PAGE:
Speaking at the Washington County Democratic Central Committee’s Jefferson-Jackson Dinner, U.S. Sen. Benjamin L. Cardin, D-Md., promised that Democrats in Washington will protect Medicare and Medicaid and preserve the collective-bargaining rights of labor unions.
Cardin took aim at federal GOP budget plans to privatize Medicare and turn Medicaid into a block grant, as well as cut funding for the National Institutes of Health, Head Start for children’s development, Pell Grants for education aid and women’s health care.
He noted that former Republican House Speaker Newt Gingrich, a presidential hopeful, called a budget plan crafted by U.S. Rep. Paul Ryan, R-Wisc., too conservative.
Cardin said Gingrich’s criticism “is like Charlie Sheen saying he’s not going to go to a party because it’s too wild.”
Proud to be a Democrat, Cardin told the roughly 150 attendees at Clopper-Michael American Legion Post 10 in Boonsboro that he plans to run for another six-year term in 2012.
State Comptroller Peter V.R. Franchot, a Democrat, agreed that Draconian cuts are “just not practical” today.
Neither are tax increases.
“The economy’s just too fragile,” he said.
Instead, governments should work with the private sector in a quest for efficiency.
“I think we can learn from them how to deliver a better product,” Franchot said.
He has been traveling across Maryland to give out “More With Less” awards to businesses, including Beachley Furniture in Hagerstown.
As government works on solutions, people of all political stripes should work collaboratively, Franchot said, asking: “Why can’t we figure out how to stop being angry with each other?”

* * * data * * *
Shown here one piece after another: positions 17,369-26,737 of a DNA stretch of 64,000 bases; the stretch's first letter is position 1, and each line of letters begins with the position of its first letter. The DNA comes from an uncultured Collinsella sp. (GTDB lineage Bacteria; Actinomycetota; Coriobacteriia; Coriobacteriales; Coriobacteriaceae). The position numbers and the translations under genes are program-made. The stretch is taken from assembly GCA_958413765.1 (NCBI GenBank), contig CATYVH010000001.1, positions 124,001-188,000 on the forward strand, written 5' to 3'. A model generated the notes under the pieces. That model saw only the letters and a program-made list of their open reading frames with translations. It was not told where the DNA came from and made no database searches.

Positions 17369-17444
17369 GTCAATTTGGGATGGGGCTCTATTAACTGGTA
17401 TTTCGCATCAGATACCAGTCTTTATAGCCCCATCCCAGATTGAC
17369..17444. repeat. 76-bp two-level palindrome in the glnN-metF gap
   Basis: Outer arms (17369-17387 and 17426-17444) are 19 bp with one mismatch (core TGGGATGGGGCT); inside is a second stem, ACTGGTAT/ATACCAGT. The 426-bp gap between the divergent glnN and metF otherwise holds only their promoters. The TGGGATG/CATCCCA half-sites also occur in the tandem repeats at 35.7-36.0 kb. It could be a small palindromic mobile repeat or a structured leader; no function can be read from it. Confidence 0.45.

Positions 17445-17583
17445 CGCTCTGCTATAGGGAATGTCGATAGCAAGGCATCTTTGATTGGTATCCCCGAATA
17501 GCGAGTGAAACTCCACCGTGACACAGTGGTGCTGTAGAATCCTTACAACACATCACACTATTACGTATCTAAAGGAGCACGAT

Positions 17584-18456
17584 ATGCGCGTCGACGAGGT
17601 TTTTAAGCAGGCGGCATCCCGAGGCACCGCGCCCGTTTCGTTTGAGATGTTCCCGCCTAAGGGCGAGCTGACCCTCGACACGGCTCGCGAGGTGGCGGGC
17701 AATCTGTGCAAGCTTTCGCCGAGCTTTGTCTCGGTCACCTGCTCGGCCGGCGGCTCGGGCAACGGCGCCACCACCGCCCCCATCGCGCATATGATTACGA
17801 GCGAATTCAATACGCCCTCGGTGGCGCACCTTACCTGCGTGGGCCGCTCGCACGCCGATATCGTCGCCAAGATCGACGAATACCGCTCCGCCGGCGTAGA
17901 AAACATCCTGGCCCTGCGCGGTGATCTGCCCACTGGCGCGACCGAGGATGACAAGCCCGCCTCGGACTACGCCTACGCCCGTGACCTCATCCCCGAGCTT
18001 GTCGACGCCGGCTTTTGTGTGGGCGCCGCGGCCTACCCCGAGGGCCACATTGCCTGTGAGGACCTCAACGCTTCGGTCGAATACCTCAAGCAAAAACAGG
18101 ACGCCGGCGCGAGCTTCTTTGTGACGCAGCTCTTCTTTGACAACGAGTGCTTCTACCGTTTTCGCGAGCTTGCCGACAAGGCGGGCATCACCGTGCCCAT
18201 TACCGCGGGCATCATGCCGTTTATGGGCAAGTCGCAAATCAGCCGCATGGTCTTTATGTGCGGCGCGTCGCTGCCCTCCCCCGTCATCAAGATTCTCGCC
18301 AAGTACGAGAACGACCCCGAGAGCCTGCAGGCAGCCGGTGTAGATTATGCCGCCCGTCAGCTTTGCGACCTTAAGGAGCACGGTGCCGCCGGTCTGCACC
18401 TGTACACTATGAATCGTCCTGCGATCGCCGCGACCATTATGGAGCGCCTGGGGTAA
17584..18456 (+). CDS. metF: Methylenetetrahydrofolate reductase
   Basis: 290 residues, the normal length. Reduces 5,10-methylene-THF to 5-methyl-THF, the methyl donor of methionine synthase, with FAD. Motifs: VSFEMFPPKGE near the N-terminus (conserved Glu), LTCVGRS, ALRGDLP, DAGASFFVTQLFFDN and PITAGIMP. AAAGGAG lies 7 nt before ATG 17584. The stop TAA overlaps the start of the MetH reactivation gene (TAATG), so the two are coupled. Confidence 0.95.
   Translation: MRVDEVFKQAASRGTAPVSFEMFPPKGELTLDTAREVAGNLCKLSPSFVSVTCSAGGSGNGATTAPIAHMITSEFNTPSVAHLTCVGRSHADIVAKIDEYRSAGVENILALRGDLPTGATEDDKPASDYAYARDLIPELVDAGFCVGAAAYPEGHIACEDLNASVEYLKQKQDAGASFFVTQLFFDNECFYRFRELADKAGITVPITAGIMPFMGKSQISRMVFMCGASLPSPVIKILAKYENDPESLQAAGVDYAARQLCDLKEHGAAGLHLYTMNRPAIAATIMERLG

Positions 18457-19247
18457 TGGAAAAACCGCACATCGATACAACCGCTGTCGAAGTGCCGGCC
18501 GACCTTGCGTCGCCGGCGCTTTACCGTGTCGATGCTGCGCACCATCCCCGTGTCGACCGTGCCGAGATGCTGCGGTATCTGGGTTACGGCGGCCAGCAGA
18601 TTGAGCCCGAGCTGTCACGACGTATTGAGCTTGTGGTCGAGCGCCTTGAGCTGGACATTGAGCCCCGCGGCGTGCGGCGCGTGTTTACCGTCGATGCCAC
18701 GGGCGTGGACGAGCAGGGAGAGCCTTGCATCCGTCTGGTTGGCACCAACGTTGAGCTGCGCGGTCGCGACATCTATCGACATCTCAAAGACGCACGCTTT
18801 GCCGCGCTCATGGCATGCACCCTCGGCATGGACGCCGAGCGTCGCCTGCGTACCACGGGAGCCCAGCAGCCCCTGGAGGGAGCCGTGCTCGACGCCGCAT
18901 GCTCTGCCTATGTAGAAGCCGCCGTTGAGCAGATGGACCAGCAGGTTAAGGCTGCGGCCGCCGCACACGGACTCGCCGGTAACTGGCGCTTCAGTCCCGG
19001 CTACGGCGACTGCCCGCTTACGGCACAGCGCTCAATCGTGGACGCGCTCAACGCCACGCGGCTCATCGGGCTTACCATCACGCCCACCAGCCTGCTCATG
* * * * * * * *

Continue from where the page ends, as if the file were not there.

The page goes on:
He praised Republican Terry Baker, the president of the Washington County Board of County Commissioners, for attending the Democratic dinner.
Elizabeth Paul, the central committee’s chairwoman, said local Democrats need to elect people to work with Del. John P. Donoghue and Sen. Ronald N. Young, the only two Democrats in the Washington County delegation.
She mentioned Subdistrict 2B, whose delegate, Neil C. Parrott, a freshman Republican, proposed satiric amendments to a same-sex marriage bill to legalize polygamy and incest.
Parrott, who strongly opposed the same-sex marriage bill, has said his proposals were tongue-in-cheek and meant to highlight how much traditional marriage was being cheapened.
“I found that extremely offensive and trivializing the issue,” Paul told the crowd on Thursday.
In his introduction of Cardin, Donoghue joked that elected officials sometimes are reminded not to take themselves too seriously. He said a boy who asked for his autograph at a ribbon-cutting ceremony on Wednesday told his friend, “That’s the guy whose voice is on SpongeBob SquarePants.”